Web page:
Saturday, June 15, 2013

THE DAY THE MONSTERS DIED


History shows that it was the best of times and the worst of times in 1950's America. Lest we not forget, that in the middle of this decade, monsters as we knew them in the comic books were summarily hunted down like the villagers of Vasaria and destroyed by an angry mob of sanctimonious, fearful boobs.

Several books have been published in recent years that have described the "seduction of the innocent" (i.e. our youth) into juvenile delinquency and sexual perversion by these "funny books" and have provided us with many examples of what the hub-bub was all about. Although the images pale by comparison with those say, from THE WALKING DEAD comic book of today, the sinister glee that seemed to emanate from such titles as EC's TALES FROM THE CRYPT were enough to send the moral majority of the time running for their torches and pitchforks.

Of all places, HUSTLER magazine covered this topic in their November 2011 issue with a review by Kristian Williams of Jim Trombretta's The Horror! The Horror! Comic Books the Government Didn't Want You To Read (Abrams ComicArts, 2011).






Below is a cry for help  by the editors of EC comics in the Dec 1954 - Jan 1955 issue of THE VAULT OF HORROR for kids to write to the US Senate and save their favorite titles from the figurative bonfires of what passed for political correctness in those days. Their pleas went unheeded by the magistrates of morality and horror comics summarily came to an end.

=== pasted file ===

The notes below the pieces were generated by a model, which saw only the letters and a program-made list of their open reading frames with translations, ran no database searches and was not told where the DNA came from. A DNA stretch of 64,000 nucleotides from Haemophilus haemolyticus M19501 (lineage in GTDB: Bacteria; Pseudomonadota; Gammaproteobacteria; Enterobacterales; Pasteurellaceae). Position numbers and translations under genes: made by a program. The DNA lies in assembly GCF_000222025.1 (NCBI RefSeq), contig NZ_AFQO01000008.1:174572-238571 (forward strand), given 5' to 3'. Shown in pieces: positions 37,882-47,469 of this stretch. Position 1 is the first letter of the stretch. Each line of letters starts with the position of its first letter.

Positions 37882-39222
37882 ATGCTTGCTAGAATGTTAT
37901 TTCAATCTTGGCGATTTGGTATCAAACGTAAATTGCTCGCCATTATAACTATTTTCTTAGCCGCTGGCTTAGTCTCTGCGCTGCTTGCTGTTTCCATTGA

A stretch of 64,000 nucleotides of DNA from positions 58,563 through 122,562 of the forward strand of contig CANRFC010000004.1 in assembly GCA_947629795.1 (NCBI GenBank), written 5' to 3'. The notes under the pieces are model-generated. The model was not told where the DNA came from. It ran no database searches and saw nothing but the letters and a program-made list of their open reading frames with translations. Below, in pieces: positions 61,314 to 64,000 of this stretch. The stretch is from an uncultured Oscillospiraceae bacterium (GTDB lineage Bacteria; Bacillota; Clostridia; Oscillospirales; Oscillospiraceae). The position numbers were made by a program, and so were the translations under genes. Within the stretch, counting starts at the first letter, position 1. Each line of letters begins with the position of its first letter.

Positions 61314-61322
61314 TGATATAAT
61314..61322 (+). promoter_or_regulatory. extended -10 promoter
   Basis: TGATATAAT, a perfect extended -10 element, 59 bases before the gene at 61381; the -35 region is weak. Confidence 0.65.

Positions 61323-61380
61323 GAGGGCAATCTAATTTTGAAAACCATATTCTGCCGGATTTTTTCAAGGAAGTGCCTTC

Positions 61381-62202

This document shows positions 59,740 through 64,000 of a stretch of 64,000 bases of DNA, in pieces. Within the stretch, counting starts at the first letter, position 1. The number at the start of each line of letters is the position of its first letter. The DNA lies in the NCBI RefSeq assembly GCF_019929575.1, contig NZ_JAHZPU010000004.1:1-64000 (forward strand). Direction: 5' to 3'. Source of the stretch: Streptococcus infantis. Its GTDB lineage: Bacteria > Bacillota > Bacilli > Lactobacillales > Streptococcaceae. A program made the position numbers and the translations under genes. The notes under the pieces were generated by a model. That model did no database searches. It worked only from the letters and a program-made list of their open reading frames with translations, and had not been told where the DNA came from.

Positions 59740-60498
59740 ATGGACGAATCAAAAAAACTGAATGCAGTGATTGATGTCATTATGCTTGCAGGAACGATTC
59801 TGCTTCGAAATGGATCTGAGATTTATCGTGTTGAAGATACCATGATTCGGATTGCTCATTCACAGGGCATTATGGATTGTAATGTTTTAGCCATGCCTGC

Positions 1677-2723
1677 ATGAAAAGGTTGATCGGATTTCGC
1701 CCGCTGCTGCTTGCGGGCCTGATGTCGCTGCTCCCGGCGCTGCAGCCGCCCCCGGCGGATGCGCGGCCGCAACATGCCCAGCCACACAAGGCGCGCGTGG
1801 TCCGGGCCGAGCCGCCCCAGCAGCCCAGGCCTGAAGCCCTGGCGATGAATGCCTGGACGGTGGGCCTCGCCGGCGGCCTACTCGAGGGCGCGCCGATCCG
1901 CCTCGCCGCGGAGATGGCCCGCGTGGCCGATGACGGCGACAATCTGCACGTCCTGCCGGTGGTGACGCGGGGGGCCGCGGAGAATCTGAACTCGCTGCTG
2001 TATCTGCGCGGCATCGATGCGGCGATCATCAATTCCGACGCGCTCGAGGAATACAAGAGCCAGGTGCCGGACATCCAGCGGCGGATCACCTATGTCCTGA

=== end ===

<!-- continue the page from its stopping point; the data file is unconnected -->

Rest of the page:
It wasn't until 10 years later that a young entrepreneur by the name of James Warren threw a knuckle curve around the publishing constraints of monster comics and gave us magazine-size monsters with titles like CREEPY and EERIE, in the middle of what has now become known as the Monster Craze of the 1960's. Talk about your backlashes!

BONUS: I've included in the MONSTER COMICS page under the main MONSTER MAGAZINE WORLD blog title a story from the Vol. 1 No. 40 issue of THE VAULT OF HORROR, so we can all be reminded of the "filth" that passed for entertainment in times past.

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